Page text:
Well, i came across this site..:Proven Winners.. I think this is where i read their list of veggies and how much sun each requires or something, cause i typed in vegetables that require less sun i think or full sun and something came up and i just kept on reading and clicking and reading and so i don't really remember which said what.. lol!! i'm obviously desperate in learning..
liza
Name: Rita
North Shore, Long Island, NY
Zone 6B
Charter ATP Member Seed Starter Tomato Heads I was one of the first 300 contributors to the plant database! Vegetable Grower Lover of wildlife (Raccoon badge)
Birds Garden Ideas: Master Level Butterflies Celebrating Gardening: 2015 Roses Photo Contest Winner: 2016
Image
Newyorkrita
Jul 30, 2013 5:34 PM CST
Liza, there is no right or wrong way to reply. whatever works for you is good. And you have to start and you will learn as you go. Next spring you will know much more than you already do now.
Name: Toni
Denver Metro (Zone 5a)
Whiskey Tango Foxtrot.
Charter ATP Member Irises Salvias Xeriscape Birds I was one of the first 300 contributors to the plant database!
Garden Ideas: Master Level Garden Procrastinator The WITWIT Badge Region: Colorado Enjoys or suffers cold winters Cat Lover
Image
Skiekitty
Jul 30, 2013 5:57 PM CST
Liza - also, another thing. As long as the plant doesn't die, you're doing it right! Some people grow things by "the book" Other people grow things unorthodoxly. But, as long as you're happy with the plants and (in your case) produces nommies to eat, then, whatever you're doing must be right!!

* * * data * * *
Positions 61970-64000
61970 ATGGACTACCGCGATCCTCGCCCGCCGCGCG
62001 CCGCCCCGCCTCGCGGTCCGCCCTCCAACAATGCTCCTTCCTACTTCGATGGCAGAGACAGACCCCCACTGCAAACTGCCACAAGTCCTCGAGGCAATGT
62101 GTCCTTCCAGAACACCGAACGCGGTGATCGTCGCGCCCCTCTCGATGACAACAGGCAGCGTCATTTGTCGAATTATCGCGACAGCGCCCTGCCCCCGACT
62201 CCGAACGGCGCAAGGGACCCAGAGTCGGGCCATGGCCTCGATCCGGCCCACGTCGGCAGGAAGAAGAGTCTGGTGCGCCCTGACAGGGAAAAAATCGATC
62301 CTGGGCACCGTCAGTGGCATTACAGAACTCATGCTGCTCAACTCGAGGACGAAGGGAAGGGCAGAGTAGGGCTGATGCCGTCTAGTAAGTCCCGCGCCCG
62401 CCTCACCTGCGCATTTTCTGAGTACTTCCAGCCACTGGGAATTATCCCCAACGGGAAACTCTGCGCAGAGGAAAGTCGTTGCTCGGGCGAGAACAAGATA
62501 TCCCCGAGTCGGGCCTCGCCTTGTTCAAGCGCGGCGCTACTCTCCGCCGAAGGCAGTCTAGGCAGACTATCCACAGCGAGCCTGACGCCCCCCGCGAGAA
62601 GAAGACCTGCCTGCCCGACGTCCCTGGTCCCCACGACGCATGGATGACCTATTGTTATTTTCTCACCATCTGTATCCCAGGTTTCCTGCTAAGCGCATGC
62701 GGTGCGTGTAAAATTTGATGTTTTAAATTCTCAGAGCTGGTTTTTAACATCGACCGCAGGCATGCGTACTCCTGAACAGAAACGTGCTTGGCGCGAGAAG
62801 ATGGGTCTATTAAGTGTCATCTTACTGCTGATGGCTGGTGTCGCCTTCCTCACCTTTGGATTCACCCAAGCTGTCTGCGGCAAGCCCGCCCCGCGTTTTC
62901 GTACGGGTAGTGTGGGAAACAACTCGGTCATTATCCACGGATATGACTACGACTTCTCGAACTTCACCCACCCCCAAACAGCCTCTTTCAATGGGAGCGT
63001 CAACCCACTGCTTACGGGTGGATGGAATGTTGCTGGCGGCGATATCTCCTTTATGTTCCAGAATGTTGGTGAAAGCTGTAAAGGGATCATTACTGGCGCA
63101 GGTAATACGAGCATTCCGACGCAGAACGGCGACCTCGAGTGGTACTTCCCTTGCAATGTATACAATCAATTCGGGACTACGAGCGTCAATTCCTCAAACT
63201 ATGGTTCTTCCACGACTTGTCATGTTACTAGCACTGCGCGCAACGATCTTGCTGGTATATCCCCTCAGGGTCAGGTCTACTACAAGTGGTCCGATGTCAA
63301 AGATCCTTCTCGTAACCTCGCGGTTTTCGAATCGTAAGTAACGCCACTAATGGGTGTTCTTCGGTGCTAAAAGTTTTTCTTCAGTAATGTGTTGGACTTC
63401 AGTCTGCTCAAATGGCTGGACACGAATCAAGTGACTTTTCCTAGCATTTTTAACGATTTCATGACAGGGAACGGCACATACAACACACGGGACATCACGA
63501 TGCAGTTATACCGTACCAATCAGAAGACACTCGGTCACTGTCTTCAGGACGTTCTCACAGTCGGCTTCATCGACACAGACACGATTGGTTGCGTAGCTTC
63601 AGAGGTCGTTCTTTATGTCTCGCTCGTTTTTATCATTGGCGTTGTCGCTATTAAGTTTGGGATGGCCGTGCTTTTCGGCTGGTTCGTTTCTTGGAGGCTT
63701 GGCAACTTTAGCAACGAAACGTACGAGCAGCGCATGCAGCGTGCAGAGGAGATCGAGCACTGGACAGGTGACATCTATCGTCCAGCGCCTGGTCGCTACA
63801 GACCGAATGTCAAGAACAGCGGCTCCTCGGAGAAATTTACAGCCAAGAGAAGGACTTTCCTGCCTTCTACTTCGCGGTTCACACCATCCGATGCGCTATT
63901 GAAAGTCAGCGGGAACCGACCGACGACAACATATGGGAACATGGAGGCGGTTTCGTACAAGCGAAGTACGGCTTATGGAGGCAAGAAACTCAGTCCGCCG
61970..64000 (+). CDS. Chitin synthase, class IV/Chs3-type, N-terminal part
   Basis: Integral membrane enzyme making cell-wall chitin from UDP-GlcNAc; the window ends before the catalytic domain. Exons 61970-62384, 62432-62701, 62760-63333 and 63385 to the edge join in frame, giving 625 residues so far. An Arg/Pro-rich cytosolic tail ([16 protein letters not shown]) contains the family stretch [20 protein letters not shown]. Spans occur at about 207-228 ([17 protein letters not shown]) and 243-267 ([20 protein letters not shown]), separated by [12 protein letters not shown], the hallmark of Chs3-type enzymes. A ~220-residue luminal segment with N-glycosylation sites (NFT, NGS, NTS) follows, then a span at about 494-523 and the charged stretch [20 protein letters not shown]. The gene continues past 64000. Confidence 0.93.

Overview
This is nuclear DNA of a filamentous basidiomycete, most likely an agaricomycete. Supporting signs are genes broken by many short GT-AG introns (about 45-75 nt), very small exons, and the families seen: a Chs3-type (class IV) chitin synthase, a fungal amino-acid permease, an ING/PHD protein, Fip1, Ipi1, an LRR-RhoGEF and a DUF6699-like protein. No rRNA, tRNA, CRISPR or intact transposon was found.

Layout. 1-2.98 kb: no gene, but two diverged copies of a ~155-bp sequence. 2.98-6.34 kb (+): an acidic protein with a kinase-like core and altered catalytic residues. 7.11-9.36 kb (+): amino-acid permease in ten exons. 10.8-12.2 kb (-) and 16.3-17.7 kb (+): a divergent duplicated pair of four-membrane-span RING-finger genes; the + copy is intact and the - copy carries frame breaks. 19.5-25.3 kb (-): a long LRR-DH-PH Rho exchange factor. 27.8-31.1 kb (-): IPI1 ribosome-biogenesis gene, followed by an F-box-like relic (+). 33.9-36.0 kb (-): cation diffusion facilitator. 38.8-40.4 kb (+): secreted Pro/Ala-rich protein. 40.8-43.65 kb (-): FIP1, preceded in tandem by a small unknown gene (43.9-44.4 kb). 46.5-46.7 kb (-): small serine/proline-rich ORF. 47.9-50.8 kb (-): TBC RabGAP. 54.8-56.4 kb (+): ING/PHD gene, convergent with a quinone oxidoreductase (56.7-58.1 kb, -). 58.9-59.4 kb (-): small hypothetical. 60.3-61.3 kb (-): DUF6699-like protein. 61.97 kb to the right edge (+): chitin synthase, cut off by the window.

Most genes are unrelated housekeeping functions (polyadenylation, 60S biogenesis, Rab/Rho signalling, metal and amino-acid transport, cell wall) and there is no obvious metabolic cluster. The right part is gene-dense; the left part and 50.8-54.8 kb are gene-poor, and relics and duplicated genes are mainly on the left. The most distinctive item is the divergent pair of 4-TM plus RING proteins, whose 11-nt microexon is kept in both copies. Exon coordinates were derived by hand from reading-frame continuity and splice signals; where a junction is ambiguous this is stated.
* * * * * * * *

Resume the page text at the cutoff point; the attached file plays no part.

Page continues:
Oh, and Welcome! Welcome! Welcome! Welcome!

I remembered reading this article here by a fellow ATP/Cubit'er - Sharon. She's got the wisdom of the ages locked up in that pretty head of hers. And I love her articles!

http://garden.org/ideas/view/Sharon/1129/I-Will-Plant-Veggie...
Roses are one of my passions! Just opened, my Etsy shop (to fund my rose hobby)! http://www.etsy.com/shop/TweetsnTreats
Name: Rick Corey
Everett WA 98204 (Zone 8a)
Sunset Zone 5. Koppen Csb. Eco 2f
I helped beta test the first seed swap Plant and/or Seed Trader Seed Starter Region: Pacific Northwest Photo Contest Winner: 2014 Vegetable Grower